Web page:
Nashville's Murder Rate Increases; May Reach 100 By Year's End

Posted at 5:55 PM, Aug 24, 2017
and last updated 2017-08-24 21:29:59-04

Nashville's murder rate has significantly increased and has almost surpassed 2016's numbers, just four months before the end of the year.

According to a year-to-date homicide report from Metro Police, Nashville has seen 72 murders since the beginning of the year.

Last year's totals peaked at 82. With four months left, and a monthly murder average of 8.4, assistant district attorney Jenny Charles said it's likely the city's murders will top out at more than 100.

Report From MNPD

"We're on par to hit pretty high numbers for the past 50 years," said Charles. "We could have a month where we see more. It could be a rash of shootings, or we could have a month hopefully where we see less."

Charles said all violent crime is up in the city and she's seeing it in court.

"I would say I get one or two calls a month from people who have reported their gun stolen, their gun pops up in a violent crime or their gun pops up on the street circulating," Charles said. "Who knows how many crimes it's been used int and now they would like to reclaim their guns."

The statistics show 45 of the 72 victims are young adults between the ages of 18 and 34. Also, February is the only month in 2016 the homicide rate surpasses this year. July tied at 11 murders, but all of the other months have higher murder rates in 2017, putting this year up 30 compared to the same time last year.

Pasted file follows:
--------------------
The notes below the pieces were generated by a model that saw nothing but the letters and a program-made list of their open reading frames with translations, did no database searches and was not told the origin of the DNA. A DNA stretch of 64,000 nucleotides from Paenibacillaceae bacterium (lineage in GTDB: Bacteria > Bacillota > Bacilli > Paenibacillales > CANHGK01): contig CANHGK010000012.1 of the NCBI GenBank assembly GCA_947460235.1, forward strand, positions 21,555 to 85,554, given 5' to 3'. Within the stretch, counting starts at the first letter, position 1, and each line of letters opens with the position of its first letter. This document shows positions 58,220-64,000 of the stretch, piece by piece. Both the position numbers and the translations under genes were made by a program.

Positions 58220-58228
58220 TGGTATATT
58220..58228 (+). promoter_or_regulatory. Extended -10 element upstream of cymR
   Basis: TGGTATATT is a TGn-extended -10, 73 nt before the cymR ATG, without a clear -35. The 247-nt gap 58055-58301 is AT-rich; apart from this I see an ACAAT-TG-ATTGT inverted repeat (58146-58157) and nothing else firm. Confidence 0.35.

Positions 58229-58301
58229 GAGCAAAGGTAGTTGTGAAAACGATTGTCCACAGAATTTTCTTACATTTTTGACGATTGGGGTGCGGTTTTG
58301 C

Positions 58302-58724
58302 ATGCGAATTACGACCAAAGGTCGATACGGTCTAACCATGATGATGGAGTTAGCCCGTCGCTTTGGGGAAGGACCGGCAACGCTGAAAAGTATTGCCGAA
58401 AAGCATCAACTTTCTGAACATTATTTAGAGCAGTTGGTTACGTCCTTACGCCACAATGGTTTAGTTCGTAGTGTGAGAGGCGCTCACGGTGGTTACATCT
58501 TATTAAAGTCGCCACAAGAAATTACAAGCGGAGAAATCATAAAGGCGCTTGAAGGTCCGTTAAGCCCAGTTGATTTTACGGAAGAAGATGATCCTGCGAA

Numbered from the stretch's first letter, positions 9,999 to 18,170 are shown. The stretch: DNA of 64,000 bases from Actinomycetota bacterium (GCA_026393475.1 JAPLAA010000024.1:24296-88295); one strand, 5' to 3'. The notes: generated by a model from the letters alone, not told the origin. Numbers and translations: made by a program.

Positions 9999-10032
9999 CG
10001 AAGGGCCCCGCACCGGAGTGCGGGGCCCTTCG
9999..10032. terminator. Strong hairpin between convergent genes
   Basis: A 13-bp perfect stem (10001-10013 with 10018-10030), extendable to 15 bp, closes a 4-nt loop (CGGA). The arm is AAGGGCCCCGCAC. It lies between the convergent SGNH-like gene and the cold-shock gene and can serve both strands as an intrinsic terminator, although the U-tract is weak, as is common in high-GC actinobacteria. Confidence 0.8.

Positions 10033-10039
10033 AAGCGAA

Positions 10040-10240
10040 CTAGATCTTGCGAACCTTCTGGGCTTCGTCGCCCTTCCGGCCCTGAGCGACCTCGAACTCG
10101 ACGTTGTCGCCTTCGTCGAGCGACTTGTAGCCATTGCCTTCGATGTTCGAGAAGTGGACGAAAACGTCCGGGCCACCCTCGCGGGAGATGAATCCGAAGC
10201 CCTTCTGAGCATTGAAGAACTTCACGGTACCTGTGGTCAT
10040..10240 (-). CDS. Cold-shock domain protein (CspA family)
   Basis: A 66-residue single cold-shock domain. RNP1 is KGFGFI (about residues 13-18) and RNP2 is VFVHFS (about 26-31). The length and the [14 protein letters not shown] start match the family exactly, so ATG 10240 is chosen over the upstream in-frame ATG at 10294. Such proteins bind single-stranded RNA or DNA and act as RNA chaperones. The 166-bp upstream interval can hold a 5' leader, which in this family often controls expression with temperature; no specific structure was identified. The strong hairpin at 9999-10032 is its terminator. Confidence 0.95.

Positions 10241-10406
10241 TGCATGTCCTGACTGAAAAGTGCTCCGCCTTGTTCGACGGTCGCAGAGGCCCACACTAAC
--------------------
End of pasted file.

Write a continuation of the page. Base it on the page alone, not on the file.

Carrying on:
Charles said it might be growth.

"Obviously, with the infusion of people moving here to Nashville, you are having drug markets set up. You're having organization crime from the larger cities, Chicago, Nashville because they have a largest customer base. So, it's economics," she said.

Charles also believed more criminals are getting their guns from vehicles. In 2014, the legislature passed a law that allows people without carry permits to have a gun in their car. Since it's been passed, Charles said we've seen an increase in violent crime.

"I think we should implore people, if you're going to leave your gun in car, to lock your door and put a trigger lock on your gun," she said. "Because while that may not prevent someone from breaking into your car and stealing it, they're going to have to spend more time in the car, getting that trigger lock off and it's just slowing them down."